When I create a team

Much of the work we do nowadays is teamwork.

Even if our people are in two different cities or in two different groups, we want them to work together as a team.

Yet teamwork does not come naturally to all of us.

It helps to have played some team sport, back in school and college. But most of the time, when we were studying in school - teamwork was frowned upon. During exams, it was called, cheating! And was punishable.

So when I create a team, how do I get it to perform well and perform quickly?

The answer lies in revisiting some basics of teaming, seen from the team creator's point of view.

The first basic – Teams come together most easily around a challenging task, that needs to be done, but is beyond the abilities of a single individual.

Unfortunately this also means that if there is no challenging task, worthy of being done by a team, then there is likely to be no team either.

Therefore, the 1st note to self is, 'Ensure sufficient challenge for the team!'

The second basic – All teams struggle in the beginning. They go through stages of Forming, Storming, Norming and only then Performing.

In the beginning it is usually not clear what needs to be done and even more basic – why it should be done in the first place?

When I create a team, I should consciously decide if I want to let the team figure these things out for themselves. After all, I am empowering them so if I continue to micro-manage ..

Nevertheless, they may still need help. A little directing here; A little nurturing there! But always, my actions will speak louder than my words in these things.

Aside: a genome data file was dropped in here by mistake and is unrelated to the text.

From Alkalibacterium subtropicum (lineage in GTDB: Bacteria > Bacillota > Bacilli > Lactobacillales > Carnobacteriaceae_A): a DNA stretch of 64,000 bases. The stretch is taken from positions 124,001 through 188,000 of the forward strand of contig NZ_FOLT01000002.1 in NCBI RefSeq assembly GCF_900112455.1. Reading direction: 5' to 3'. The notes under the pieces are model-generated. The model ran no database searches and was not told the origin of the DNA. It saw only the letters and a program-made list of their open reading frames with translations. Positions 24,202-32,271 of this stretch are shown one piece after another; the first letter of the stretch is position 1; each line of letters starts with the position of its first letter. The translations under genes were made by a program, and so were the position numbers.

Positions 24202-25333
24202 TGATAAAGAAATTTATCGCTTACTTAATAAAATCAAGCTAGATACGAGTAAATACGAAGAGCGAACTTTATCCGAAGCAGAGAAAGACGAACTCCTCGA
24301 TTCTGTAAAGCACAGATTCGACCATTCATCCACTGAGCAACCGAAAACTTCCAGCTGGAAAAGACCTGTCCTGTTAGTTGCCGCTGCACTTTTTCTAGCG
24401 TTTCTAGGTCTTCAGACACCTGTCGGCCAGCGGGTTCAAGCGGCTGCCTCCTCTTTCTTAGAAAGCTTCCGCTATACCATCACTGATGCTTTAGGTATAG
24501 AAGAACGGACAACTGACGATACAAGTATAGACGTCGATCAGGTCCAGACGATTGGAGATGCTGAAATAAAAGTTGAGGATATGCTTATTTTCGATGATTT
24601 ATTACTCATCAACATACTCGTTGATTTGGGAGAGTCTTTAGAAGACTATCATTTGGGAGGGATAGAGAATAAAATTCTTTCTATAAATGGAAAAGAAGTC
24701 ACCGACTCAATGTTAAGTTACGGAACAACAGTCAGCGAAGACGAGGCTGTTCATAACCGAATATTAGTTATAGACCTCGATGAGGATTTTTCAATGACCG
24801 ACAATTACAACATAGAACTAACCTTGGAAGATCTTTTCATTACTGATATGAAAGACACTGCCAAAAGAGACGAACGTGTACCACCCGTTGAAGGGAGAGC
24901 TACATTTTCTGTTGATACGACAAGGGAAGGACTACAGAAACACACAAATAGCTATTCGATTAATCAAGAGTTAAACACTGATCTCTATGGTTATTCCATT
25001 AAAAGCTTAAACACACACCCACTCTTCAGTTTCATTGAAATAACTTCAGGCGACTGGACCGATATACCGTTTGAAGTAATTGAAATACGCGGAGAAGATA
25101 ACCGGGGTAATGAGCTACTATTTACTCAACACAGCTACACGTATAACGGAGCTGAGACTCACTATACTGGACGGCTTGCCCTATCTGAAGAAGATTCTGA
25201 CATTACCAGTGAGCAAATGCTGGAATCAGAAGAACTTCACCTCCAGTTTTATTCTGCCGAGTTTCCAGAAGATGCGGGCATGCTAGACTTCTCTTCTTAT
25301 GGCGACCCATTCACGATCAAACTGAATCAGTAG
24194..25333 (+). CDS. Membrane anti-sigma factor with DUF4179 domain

The 2nd note to self is, 'Be available, but don't intrude, as the team norms itself!'

If the urge to step in becomes too strong - Do Remember – in real life, there are many correct ways of achieving the same results and even better – there are many results, that can serve the cause usefully.

With multiple people in a team – there are sure to be many opinions.

And then, there is the question of who will do what. Especially so, with different skills; different strengths, different work styles and different standards of what constitutes success.

The third basic – Teams find their balance eventually. If the team understand teaming, this happens earlier and a little more gracefully. This leads to higher efficiency and productivity.

The 3rd note to self therefore is, 'Teach teaming to teams!'

As a team - the answer comes from aligning to the challenge on hand and remaining focused.

People have different abilities and working style preferences. Some are creative, some are critical. Some are doers, some are connectors. Some start better. Others finish better. And then there are the specialists, because this particular challenge requires them.

The individual’s answers are all part of a group dance - partly choreographed, partly spontaneous. Where each dancer is an individual too and part of a group too. This has the potential to be as beautiful as any other dance, you may have seen.

Trust in your own wisdom and in the team's wisdom too - to figure out what needs to be done at any particular time.

Note to self - 'Trust the team!'

The fourth and final – when teams really perform, they far outstrip, what is possible individually. They also create a memorable bonding amongst team members, which almost always, is also the basis of many more future pairings.

You will know this from your own career and how you have come together with a few people again and again.

This, in fact, is the reason, why we must individually be interested in working as teams. When a team has done well - there will be even bigger challenges and even better collaboration opportunities in the future, for those who performed.

Final note to self, 'Share teaming successes, as you get them going!'

So let us get started and put our understanding of high performance teams, to work!

A recap of the 'notes to self', as I go about creating a team, is

  • Ensure sufficient challenge for the team
  • Be available, but don't intrude as the team norms itself
  • Teach teaming to teams
  • Trust the team
  • Sharing teaming successes, as you get them going.